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Joy of Museums

Museums, Art Galleries and Historical Sites

Sir John Soane’s Museum

Sir John Soane's Museum

Sir John Soane’s Museum

The Sir John Soane’s Museum is a house museum that was formerly the home of the neo-classical architect John Soane. It holds drawings and models of Soane’s projects and his collections of paintings, drawings and antiquities.

Soane’s House and Museum

Soane developed his house by demolishing and rebuilding three houses in succession on the north side of Lincoln’s Inn Fields. He began with No. 12, between 1792 and 1794, which externally was a plain brick house. In 1806, Soane purchased No. 13, the house next door, which today is the museum, and rebuilt. In 1808–09 Soane constructed his drawing office and “museum” on the site of the former stable block at the back. In 1812 he rebuilt the front part of the site, adding a projecting Portland Stone façade to the basement, ground and first floor levels and the centre bay of the second floor.

After completing No.13, Soane set about treating the building as an architectural laboratory, continually remodelling the interiors. In 1823, when he was over 70, he purchased a third house, No. 14, which he rebuilt in 1823–24. This project allowed him to build a picture gallery, linked to No.13, on the former stable block of No. 14. The front main part of this third house was treated as a separate dwelling and let as an investment; it was not internally connected to the other buildings. When he died No. 14 was bequeathed to his family and passed out of the museum’s ownership.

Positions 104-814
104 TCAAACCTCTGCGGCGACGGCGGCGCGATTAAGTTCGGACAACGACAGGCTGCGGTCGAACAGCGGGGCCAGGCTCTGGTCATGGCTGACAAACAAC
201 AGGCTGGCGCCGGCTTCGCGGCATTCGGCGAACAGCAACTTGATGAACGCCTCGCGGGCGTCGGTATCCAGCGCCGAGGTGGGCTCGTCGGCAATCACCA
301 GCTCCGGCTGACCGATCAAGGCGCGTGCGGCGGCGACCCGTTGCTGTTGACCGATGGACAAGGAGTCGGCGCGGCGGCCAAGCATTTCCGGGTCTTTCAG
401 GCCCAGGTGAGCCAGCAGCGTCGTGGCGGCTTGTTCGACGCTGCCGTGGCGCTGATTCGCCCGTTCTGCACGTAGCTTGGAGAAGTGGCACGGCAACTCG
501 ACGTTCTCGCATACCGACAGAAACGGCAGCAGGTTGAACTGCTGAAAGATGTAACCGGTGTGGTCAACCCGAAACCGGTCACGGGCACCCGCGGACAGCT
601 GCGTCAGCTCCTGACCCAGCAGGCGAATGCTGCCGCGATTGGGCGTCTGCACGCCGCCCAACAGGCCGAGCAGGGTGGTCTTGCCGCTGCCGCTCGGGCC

A Private Act of Parliament

The museum was established during Soane’s lifetime by a Private Act of Parliament in 1833, which took effect on Soane’s death in 1837. The Act of Parliament was necessary because Sir John had a living direct male heir, his son George, with whom he had had a lifelong feud due to George’s debts, refusal to engage in a trade, and his marriage, of which Sir John disapproved. His son also wrote an anonymous article for the Sunday papers about Sir John, which was highly defamatory. Since under inheritance law George would have been able to lay claim to Sir John’s property on his death, Sir John engaged in a lengthy parliamentary campaign to disinherit his son via a private Act. The Soane Museum Act was passed in April 1833 and stipulated that on Soane’s death his house and collections would move into the care of a Board of Trustees, on behalf of the nation. The Act required that No. 13 be maintained “as nearly as possible” as it was left at the time of Soane’s death, and that has mostly been done.

During 1890 the rear rooms of No. 12 were connected to the museum in No. 13. and since 1995, the ‘Soane Gallery’ for temporary exhibitions was established. The museum’s trustees remained completely independent, relying only on Soane’s original endowment, until 1947. After 1947, the museum has been receiving an annual Grant-in-Aid from the British Government.

Sir John Soane’s Museum Collections

Sir John Soane’s Museum Collections include:

  • Antiquities, Medieval and non-western Artifacts
  • Sculpture
  • Paintings and drawings
  • Architectural drawings and architectural models

Highlights of the Sir John Soane’s Museum

  • Soane museum gallery
  • The Sarcophagus Room

Sir John Soane’s Museum

  • Museum:       Sir John Soane’s Museum
  • City:              London
  • Country:       United Kingdom
  • Established:  1837
  • Type:             Historic House Museum
  • Location:      13 Lincoln’s Inn Fields, London, UK

Explore London’s Museums and Heritage Sites

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“The world is full of magical things patiently waiting for our wits to grow sharper.”
– Bertrand Russell

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Photo Credit: JOM

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